In hiring a horse from a Kanaka, you must have all your eyes about you, because you can rest satisfied that you are dealing with as shrewd a rascal as ever patronized a penitentiary. You may leave your door open and your trunk unlocked as long as you please, and he will not meddle with your property; he has no important vices and no inclination to commit robbery on a large scale; but if he can get ahead of you in the horse business, he will take a genuine delight in doing it. This trait is characteristic of horse jockeys the world over, is it not? He will overcharge you if he can; he will hire you a fine-looking horse at night (anybody’s – maybe the king’s, if the royal steed be in convenient view), and bring you the mate to my Oahu in the morning, and contend that it is the same animal. If you raise a row, he will get out by saying it was not himself who made the bargain with you, but his brother, who went out in the country this morning. They have always got a brother to shift the responsibility upon. A victim said to one of these fellows one day: “But I know I hired the horse of you, because I noticed that scar on your cheek.” The reply was not bad: “Oh, yes – yes – my brother all same – we twins!”

A friend of mine, J. Smith, hired a horse yesterday, the Kanaka warranting him to be in excellent condition. Smith had a saddle and blanket of his own, and he ordered the Kanaka to put these on the horse. The Kanaka protested that he was perfectly willing to trust the gentleman with the saddle that was already on the animal, but Smith refused to use it. The change was made; then Smith noticed that the Kanaka had changed only the saddles, and had left the original blanket on the horse; he said he forgot to change the blankets, and so, to cut the bother short, Smith mounted and rode away. The horse went lame a mile from town, and afterward got to cutting up some extraordinary capers. Smith got down and took off the saddle, but the blanket stuck fast to the horse – glued to a procession of raw sores. The Kanaka’s mysterious conduct stood explained.

Another friend of mine bought a pretty good horse from a native, a day or two ago, after a tolerably thorough examination of the animal. He discovered today that the horse was as blind as a bat, in one eye. He meant to have examined that eye, and came home with a general notion that he had done it; but he remembers now that every time he made the attempt his attention was called to something else by his victimizer.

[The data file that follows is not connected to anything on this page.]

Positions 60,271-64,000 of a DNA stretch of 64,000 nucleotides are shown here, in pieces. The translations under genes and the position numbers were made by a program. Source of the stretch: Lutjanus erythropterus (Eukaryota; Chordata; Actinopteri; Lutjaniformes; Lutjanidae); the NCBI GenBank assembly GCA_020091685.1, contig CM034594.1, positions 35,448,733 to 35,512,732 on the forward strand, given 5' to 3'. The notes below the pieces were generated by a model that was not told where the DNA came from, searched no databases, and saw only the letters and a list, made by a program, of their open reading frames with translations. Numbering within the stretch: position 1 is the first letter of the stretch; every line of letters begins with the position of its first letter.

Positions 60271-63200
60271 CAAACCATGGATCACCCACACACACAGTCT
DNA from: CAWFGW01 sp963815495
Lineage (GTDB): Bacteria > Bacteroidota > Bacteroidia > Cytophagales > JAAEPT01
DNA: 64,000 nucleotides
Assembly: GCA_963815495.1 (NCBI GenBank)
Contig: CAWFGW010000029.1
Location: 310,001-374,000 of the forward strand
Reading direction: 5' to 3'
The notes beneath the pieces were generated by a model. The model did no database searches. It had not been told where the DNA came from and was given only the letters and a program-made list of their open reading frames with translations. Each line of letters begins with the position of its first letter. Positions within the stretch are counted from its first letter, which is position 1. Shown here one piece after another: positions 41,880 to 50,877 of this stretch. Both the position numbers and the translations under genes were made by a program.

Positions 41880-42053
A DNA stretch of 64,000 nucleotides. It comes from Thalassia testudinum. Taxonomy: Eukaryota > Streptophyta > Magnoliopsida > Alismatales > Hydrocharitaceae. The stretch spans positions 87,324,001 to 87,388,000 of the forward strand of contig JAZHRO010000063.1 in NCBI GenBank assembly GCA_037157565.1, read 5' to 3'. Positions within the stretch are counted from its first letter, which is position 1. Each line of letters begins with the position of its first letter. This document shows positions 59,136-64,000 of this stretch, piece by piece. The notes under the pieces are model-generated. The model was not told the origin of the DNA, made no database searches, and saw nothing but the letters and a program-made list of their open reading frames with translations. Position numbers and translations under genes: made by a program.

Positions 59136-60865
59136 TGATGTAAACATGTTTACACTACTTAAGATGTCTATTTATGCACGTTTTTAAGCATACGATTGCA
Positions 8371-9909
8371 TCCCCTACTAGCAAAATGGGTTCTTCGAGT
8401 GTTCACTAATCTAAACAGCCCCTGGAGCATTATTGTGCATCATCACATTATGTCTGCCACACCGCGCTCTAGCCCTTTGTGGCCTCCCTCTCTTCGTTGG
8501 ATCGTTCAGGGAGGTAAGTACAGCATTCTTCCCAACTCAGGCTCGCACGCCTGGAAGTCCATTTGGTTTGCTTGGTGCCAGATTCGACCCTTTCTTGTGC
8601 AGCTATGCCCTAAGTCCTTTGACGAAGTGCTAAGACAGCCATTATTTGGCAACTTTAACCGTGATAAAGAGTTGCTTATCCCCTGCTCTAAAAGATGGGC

I wandered along the sea beach on my steed Oahu around the base of the extinct crater of Leahi, or Diamond Head, and a quarter of a mile beyond the point I overtook the party of ladies and gentlemen and assumed my proper place – that is, in the rear – for the horse I ride always persists in remaining in the rear in spite of kicks, cuffs and curses. I was satisfied as long as I could keep Oahu within hailing distance of the cavalcade – I knew I could accomplish nothing better even if Oahu were Norfolk himself.

We went on – on -on- a great deal too far, I thought, for people who were unaccustomed to riding on horseback, and who must expect to suffer on the morrow if they indulged too freely in this sort of exercise. Finally we got to a point which we were expecting to go around in order to strike an easy road home; but we were too late; it was full tide and the sea had closed in on the shore. Young Henry McFarlane said he knew a nice, comfortable route over the hill – a short cut – and the crowd dropped into his wake. We climbed a hill a hundred and fifty feet high, and about as straight up and down as the side of a house, and as full of rough lava blocks as it could stick – not as wide, perhaps, as the broad road that leads to destruction, but nearly as dangerous to travel, and apparently leading in the same general direction. I felt for the ladies, but I had no time to speak any words of sympathy, by reason of my attention being so much occupied by Oahu. The place was so steep that at times he stood straight up on his tiptoes and clung by his forward toenails, with his back to the Pacific Ocean and his nose close to the moon – and thus situated we formed an equestrian picture which was as uncomfortable to me as it may have been picturesque to the spectators. You may think I was afraid, but I was not. I knew I could stay on him as long as his ears did not pull out.

It was great relief to me to know that we were all safe and sound on the summit at last, because the sun was just disappearing in the waves, night was abroad in the land, candles and lamps were already twinkling in the distant town, and we gratefully reflected that Henry had saved us from having to go back around that rocky, sandy beach. But a new trouble arose while the party were admiring the rising moon and the cool, balmy night breeze, with its odor of countless flowers, for it was discovered that we had got into a place we could not get out of – we were apparently surrounded by precipices – our pilot’s chart was at fault, and he could not extricate us, and so we had the prospect before us of either spending the night in the admired night breeze, under the admired moon, or of clambering down the way we came, in the dark. However, a Kanaka came along presently and found a first-rate road for us down an almost imperceptible decline, and the party set off on a cheerful gallop again, and Oahu struck up his miraculous canter once more. The moon rose up, and flooded mountain and valley and ocean with silvery light, and I was not sorry we had lately been in trouble, because the consciousness of being safe again raised our spirits, and made us more capable of enjoying the beautiful scene than we would have been otherwise. I never breathed such a soft, delicious atmosphere before, nor one freighted with such rich fragrance. A barber shop is nothing to it.